Deval Patrick Will Make $7,500 a Day for Boston 2024 Services
Those watching Boston’s bid for the 2024 Olympics were eager to learn Tuesday that the group pushing to host the 2024 Summer Olympics in Boston will pay former Governor Deval Patrick $7,500 a day for his services. The information came along with the salary data for numerous other officials on the group’s payroll, all of which give us a better sense of the strategy and operations of the group vying to make Boston the site of the 2024 games.
It might seem, at first blush, like none of our business what a privately funded organization does with its money. And yet, there were calls for the committee to disclose the amount it would pay its employees and consultants. As the Boston Globe notes:
Though Boston 2024 is a nonprofit committee that receives no public money, its salaries became an issue after the group last week confirmed that Patrick would take on a paid role with the effort but did not immediately say how much the former governor would make.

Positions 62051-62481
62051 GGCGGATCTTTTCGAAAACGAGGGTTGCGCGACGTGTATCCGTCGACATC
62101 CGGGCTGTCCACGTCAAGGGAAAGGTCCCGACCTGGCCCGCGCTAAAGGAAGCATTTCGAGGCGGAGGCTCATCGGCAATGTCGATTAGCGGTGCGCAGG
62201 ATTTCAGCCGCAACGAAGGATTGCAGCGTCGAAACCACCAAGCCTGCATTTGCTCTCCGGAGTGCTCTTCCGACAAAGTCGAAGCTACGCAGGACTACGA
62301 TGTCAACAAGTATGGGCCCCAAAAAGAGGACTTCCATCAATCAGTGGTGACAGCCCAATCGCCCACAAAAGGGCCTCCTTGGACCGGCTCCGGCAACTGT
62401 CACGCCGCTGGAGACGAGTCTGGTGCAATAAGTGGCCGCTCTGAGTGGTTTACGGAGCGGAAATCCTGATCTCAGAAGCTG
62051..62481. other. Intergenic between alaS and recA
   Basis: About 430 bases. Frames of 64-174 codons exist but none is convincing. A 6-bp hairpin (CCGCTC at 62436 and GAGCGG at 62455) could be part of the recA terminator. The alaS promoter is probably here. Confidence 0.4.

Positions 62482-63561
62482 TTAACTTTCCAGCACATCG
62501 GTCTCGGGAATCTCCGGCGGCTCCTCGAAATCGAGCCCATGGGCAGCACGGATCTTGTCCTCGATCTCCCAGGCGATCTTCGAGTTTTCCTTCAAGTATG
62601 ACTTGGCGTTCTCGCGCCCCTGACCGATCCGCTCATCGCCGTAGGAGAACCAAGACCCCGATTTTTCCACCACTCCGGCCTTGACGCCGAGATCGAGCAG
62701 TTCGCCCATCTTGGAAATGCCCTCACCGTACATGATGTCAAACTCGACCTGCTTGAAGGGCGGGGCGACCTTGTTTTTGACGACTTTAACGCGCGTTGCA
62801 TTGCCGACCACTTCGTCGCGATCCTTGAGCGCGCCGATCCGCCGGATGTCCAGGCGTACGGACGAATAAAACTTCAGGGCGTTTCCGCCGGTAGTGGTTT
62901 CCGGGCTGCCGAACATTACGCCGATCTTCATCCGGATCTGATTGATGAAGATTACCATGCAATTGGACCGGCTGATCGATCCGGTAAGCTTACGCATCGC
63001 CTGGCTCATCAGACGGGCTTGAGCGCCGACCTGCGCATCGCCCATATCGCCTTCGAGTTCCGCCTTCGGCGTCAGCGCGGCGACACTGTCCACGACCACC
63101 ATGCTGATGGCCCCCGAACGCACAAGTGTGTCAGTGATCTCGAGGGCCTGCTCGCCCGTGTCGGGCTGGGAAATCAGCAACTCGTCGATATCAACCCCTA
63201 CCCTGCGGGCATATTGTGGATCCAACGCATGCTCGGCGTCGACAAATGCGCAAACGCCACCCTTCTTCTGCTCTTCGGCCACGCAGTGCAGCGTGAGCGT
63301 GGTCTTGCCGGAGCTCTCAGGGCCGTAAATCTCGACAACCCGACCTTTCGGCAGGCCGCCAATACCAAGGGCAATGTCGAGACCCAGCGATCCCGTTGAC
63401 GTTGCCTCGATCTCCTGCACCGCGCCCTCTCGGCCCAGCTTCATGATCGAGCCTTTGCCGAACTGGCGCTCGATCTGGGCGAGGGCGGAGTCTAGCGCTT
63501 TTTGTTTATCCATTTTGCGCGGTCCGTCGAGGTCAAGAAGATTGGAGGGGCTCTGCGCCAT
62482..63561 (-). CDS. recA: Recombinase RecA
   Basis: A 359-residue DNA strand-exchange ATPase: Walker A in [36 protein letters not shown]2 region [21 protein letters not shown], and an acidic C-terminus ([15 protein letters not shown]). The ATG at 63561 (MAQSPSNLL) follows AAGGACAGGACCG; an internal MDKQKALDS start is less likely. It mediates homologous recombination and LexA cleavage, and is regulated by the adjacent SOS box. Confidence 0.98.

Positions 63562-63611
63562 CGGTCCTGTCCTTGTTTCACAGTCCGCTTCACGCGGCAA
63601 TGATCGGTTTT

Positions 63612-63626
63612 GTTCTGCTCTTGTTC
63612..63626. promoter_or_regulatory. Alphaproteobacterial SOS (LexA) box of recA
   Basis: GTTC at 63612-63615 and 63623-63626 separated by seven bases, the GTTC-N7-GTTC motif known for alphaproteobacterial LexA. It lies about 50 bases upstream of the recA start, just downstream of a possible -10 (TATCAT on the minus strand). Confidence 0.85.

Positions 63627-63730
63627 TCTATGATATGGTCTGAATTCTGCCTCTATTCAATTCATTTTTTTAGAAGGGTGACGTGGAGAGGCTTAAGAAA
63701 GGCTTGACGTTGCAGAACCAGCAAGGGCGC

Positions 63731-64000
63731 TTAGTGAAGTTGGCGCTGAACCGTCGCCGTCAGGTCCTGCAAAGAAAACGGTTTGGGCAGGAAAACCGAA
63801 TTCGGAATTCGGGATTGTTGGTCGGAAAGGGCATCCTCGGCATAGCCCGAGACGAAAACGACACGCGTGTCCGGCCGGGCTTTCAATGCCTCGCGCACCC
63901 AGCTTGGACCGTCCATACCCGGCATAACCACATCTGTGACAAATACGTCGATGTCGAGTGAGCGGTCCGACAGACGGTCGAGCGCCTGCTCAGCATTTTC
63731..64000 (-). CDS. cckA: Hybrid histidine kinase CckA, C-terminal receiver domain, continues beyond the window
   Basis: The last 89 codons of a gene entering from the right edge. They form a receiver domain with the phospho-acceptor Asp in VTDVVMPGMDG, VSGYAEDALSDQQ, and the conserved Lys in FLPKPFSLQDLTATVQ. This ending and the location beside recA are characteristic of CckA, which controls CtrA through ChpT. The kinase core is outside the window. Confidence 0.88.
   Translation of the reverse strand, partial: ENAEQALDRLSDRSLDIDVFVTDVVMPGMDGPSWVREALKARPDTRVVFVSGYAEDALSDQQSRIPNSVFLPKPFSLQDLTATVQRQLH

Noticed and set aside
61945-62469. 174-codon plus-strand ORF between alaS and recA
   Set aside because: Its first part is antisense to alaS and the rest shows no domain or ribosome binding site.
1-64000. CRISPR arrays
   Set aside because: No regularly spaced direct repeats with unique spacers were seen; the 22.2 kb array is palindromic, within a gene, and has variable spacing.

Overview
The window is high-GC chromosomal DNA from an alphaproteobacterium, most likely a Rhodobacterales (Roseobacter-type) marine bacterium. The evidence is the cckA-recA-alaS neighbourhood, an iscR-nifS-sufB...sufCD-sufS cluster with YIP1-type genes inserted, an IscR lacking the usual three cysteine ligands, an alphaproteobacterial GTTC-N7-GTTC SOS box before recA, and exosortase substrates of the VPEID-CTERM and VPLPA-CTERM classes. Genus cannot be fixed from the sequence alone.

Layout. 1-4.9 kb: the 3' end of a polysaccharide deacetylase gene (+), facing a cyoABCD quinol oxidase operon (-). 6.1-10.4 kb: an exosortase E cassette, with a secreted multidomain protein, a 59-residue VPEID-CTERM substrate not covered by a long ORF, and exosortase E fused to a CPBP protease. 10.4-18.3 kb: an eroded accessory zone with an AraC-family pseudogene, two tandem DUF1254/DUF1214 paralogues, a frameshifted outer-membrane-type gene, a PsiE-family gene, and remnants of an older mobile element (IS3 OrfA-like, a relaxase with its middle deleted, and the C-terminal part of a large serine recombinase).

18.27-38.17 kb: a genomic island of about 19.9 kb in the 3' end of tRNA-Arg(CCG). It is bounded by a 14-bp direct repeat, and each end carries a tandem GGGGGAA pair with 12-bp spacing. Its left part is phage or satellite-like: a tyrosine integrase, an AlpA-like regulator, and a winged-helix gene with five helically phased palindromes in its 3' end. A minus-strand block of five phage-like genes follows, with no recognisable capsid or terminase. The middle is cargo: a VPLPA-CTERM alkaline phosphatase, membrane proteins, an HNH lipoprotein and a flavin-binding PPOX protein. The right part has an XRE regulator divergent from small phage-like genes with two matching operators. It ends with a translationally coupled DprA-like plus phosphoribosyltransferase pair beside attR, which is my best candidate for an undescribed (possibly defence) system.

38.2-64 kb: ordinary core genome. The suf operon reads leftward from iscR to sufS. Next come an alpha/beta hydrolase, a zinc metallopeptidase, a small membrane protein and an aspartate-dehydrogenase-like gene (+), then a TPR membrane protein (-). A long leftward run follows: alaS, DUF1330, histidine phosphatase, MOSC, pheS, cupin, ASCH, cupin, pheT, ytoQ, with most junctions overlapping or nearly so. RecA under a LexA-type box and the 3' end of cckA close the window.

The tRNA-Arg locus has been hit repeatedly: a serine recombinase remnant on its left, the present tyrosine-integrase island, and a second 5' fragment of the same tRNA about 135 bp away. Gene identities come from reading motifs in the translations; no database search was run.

Public leaders like Mayor Marty Walsh and Governor Charlie Baker called on Boston 2024 to be transparent. After all, the committee does, in some part, answer to the public. Large-scale opposition to Boston’s bid certainly wouldn’t help its odds. The group encountered pushback after its opponents argued that it had made the initial bid to the U.S. Olympic Committee shrouded in mystery.
Now, the transparency allows us to see the way the committee is using connected insiders to help make their case. Patrick, for instance, will serve as a “global ambassador.” Though his per diem has been released, the committee said it didn’t yet know how often it would call on him. Some, like the Boston Herald, have reacted to the salary information by criticizing former officials who take a paycheck from the group. But the more interesting revelation is probably what it tells us about the machinations of the group itself. As the Globe notes, it reveals “a multimillion-dollar organization with formidable influence.” The more that influence is put on display, the less the Boston public will feel confused by the outcome.